Today I finished Graham Scarr’s fantastic book on biotensegrity, Biotensegrity - The Structural Basis of Life (Scarr, 2014). In his book, Scarr deftly outlines the history, theories and functional implications (therapeutic and performance) of biotensegrity. It’s a must read for the therapist and exercise professional alike.
Near the end of the book, Scarr’s chapter entitled, “Biotensegrity: a rational approach to biomechanics,” includes “A new reality.” In this section, he proposes that the old terminology, traditionally used in the study of human anatomy and biomechanics has, through its lexicon, “reduced human anatomy down into a collection of distinct ‘parts’ which are then regrouped into functional units.” (Scarr, p. 102). He argues that these regrouped units are well-meaning but misguided efforts, leaving out many important structures (e.g. connective tissue, blood vessels, etc.) that have important roles in human locomotion and stability.
Scarr then proposes a term credited to Stephen M. Levin, MD and himself, mesokinetics. (Levin & Scarr, 2012). Mesokinetics, he says, is a term that is much more inclusive of structures involved in human locomotion, and it also describes their origins and functions.
The term Meso refers to the embryonic mesoderm from which connective tissues (fascia and bone) and muscles evolve. Kinetics is the branch of mechanics concerned with the study of bodies in motion.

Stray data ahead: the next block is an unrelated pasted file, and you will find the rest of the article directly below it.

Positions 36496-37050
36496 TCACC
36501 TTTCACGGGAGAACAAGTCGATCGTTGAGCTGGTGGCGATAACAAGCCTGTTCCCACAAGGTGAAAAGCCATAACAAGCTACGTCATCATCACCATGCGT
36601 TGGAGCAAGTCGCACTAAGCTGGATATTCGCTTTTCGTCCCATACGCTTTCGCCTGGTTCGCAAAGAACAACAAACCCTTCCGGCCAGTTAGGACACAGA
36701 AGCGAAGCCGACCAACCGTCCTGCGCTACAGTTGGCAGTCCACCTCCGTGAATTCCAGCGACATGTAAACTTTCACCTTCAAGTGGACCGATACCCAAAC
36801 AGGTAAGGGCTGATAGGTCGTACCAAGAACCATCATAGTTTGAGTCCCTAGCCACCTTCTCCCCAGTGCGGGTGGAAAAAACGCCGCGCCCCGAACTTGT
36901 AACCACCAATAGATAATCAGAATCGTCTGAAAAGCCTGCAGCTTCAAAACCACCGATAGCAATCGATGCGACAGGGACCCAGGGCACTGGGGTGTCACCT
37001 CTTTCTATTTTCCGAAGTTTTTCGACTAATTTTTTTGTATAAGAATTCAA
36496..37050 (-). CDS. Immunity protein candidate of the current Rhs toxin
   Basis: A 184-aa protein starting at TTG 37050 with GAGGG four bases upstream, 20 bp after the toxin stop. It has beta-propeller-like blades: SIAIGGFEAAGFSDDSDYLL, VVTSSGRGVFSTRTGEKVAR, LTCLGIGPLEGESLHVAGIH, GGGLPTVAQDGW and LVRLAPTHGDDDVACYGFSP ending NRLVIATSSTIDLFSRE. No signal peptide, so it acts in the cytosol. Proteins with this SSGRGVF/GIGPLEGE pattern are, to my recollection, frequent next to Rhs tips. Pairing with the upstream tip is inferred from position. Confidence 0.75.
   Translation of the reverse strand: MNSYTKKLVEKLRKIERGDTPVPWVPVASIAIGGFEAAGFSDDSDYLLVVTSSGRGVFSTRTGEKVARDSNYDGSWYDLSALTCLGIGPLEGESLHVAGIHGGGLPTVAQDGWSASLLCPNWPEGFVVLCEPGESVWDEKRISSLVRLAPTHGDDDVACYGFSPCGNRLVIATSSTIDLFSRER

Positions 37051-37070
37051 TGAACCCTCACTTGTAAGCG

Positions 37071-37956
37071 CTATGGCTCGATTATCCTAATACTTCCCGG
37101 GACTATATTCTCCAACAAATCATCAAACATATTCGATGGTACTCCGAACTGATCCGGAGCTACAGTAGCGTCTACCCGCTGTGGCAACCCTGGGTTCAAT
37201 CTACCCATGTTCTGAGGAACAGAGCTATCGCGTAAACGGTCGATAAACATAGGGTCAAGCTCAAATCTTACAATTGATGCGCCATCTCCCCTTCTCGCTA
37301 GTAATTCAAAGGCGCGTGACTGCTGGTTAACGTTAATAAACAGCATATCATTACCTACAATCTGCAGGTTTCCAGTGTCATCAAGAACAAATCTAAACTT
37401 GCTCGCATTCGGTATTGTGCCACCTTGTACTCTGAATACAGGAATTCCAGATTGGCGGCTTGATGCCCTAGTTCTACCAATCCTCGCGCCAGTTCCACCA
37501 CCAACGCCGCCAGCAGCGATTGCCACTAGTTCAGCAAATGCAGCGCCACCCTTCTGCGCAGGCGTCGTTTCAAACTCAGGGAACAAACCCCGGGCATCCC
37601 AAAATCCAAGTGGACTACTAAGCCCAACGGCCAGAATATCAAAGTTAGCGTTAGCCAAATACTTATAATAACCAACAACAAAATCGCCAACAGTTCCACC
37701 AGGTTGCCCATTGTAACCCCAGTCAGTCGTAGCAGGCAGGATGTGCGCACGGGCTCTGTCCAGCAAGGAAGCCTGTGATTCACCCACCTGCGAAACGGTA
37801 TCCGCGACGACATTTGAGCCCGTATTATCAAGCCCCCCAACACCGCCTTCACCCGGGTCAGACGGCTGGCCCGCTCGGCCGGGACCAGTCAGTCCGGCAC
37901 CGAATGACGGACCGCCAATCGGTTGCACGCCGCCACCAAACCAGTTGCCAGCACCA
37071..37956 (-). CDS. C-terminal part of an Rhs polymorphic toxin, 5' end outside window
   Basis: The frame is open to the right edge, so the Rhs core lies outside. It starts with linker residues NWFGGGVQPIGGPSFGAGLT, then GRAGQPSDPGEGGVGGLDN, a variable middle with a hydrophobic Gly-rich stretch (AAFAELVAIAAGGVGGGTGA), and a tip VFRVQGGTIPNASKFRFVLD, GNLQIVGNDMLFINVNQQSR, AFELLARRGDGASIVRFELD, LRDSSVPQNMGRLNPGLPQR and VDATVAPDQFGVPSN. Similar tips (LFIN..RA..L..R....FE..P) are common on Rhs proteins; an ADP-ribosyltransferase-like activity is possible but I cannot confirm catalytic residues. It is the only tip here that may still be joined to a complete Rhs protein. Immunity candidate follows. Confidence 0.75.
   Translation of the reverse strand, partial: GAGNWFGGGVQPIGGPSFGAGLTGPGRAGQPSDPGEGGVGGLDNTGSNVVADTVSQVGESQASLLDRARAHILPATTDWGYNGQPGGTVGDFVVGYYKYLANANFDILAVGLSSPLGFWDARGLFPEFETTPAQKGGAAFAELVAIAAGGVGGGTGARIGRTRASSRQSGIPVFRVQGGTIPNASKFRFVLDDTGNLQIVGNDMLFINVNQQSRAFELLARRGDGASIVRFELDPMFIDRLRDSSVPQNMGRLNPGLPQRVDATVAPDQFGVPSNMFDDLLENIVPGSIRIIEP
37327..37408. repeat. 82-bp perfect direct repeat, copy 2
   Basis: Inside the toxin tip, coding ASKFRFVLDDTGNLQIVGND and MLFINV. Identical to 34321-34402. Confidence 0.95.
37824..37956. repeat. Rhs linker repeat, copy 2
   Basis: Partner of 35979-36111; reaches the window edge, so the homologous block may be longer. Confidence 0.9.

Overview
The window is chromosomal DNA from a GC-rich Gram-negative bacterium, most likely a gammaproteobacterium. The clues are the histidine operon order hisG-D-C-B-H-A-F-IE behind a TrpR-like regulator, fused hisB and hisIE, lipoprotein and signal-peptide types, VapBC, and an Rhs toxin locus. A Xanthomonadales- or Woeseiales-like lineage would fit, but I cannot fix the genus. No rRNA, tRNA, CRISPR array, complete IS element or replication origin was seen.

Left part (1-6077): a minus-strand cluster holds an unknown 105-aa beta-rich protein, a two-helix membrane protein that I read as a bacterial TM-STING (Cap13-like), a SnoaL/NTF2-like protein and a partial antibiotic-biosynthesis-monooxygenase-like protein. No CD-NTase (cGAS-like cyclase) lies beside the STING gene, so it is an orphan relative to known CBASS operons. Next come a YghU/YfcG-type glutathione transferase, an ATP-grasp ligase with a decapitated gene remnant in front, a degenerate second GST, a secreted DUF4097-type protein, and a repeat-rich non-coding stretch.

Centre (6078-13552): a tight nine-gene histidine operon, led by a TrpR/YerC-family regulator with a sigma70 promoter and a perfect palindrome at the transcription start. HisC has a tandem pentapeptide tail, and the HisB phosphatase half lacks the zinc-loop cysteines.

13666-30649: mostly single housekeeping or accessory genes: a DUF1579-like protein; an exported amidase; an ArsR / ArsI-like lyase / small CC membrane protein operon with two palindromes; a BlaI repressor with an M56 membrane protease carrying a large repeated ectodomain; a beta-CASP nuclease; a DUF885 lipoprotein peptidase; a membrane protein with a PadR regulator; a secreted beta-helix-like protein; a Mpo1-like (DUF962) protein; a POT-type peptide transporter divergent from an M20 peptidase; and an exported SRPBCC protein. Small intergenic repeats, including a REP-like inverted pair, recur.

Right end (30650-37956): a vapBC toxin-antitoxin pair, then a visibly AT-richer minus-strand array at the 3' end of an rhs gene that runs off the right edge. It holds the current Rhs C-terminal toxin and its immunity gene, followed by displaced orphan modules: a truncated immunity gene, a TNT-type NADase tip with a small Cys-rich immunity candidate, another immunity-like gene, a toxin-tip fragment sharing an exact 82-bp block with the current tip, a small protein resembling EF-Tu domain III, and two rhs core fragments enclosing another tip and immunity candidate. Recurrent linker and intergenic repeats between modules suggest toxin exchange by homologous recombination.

He then goes on to state, “The mesokinetics system as the ‘organ of movement’ then becomes the inclusive structural and functional entity upon which the biomechanics of tensegrity can now proceed...” (Scarr, p. 102)
As a student of Voyer, this term - mesokinetics - instantly appealed to me. Voyer, at his roots, is a traditional Osteopath (as is Scarr). His therapeutic and exercise interventions are based on the idea that all structures - muscles, fasciae, tendons, ligaments, organs, etc. have equal importance as they are part of a connected whole. Pathological structure precedes pathological function and vice versa.
Voyer’s methodologies also respect and follow the ideas of biotensegrity. Voyer, like Scarr, speaks of how biotensegrity and complex systems go hand in hand. The result of this pairing is that there are no therapeutic or exercise algorithms. The body is a complex system and as Voyer states - all is possible.
Treating and prescribing exercise in a biotensegritous, complex paradigm demands that the practitioner has a command of detailed relational anatomy and a commitment to real-time problem solving, as treatment and diagnosis happen almost simultaneously. This model is not easy, but it lends itself to undeniable, long lasting results rooted in Scarr’s ideas and outlined in his new reality term - mesokinetics.
When something is right, you just feel it.
Brian Murer, DC/SMTh, is the co-founder of the Evolutions Institute of SOMA Instruction. EISI is a school based on the work of Guy Voyer, MD/DO and is committed to training the next generation of manual therapist and exercise professionals. To learn more about EISI and their course offerings, go to www.evolutionsinstitute.com